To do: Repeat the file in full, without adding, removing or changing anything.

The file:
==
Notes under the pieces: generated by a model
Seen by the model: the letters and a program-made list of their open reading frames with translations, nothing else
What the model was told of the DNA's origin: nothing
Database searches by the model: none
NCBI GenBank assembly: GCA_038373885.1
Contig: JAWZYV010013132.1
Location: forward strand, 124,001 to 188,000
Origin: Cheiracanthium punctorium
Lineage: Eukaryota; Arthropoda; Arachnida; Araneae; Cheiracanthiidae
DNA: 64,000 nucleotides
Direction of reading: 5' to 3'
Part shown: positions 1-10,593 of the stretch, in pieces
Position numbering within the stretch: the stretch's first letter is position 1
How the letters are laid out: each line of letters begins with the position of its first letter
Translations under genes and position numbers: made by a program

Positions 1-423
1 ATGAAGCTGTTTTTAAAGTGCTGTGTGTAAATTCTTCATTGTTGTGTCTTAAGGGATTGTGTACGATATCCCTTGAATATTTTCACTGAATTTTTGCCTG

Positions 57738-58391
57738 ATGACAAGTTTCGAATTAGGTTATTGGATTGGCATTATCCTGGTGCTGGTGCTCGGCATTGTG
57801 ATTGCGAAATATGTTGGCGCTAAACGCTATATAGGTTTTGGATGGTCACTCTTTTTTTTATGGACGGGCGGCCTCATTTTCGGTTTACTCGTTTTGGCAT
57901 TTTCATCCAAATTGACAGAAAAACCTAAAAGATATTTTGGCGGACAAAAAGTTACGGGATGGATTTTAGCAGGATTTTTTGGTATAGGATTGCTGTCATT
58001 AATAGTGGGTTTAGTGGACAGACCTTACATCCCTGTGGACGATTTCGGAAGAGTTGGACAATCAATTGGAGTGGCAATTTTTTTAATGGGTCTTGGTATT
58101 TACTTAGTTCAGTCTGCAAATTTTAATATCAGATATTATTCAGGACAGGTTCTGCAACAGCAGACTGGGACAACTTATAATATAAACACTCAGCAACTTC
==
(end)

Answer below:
Notes under the pieces: generated by a model
Seen by the model: the letters and a program-made list of their open reading frames with translations, nothing else
What the model was told of the DNA's origin: nothing
Database searches by the model: none
NCBI GenBank assembly: GCA_038373885.1
Contig: JAWZYV010013132.1
Location: forward strand, 124,001 to 188,000
Origin: Cheiracanthium punctorium
Lineage: Eukaryota; Arthropoda; Arachnida; Araneae; Cheiracanthiidae
DNA: 64,000 nucleotides
Direction of reading: 5' to 3'
Part shown: positions 1-10,593 of the stretch, in pieces
Position numbering within the stretch: the stretch's first letter is position 1
How the letters are laid out: each line of letters begins with the position of its first letter
Translations under genes and position numbers: made by a program

Positions 1-423
1 ATGAAGCTGTTTTTAAAGTGCTGTGTGTAAATTCTTCATTGTTGTGTCTTAAGGGATTGTGTACGATATCCCTTGAATATTTTCACTGAATTTTTGCCTG

Positions 57738-58391
57738 ATGACAAGTTTCGAATTAGGTTATTGGATTGGCATTATCCTGGTGCTGGTGCTCGGCATTGTG
57801 ATTGCGAAATATGTTGGCGCTAAACGCTATATAGGTTTTGGATGGTCACTCTTTTTTTTATGGACGGGCGGCCTCATTTTCGGTTTACTCGTTTTGGCAT
57901 TTTCATCCAAATTGACAGAAAAACCTAAAAGATATTTTGGCGGACAAAAAGTTACGGGATGGATTTTAGCAGGATTTTTTGGTATAGGATTGCTGTCATT
58001 AATAGTGGGTTTAGTGGACAGACCTTACATCCCTGTGGACGATTTCGGAAGAGTTGGACAATCAATTGGAGTGGCAATTTTTTTAATGGGTCTTGGTATT
58101 TACTTAGTTCAGTCTGCAAATTTTAATATCAGATATTATTCAGGACAGGTTCTGCAACAGCAGACTGGGACAACTTATAATATAAACACTCAGCAACTTC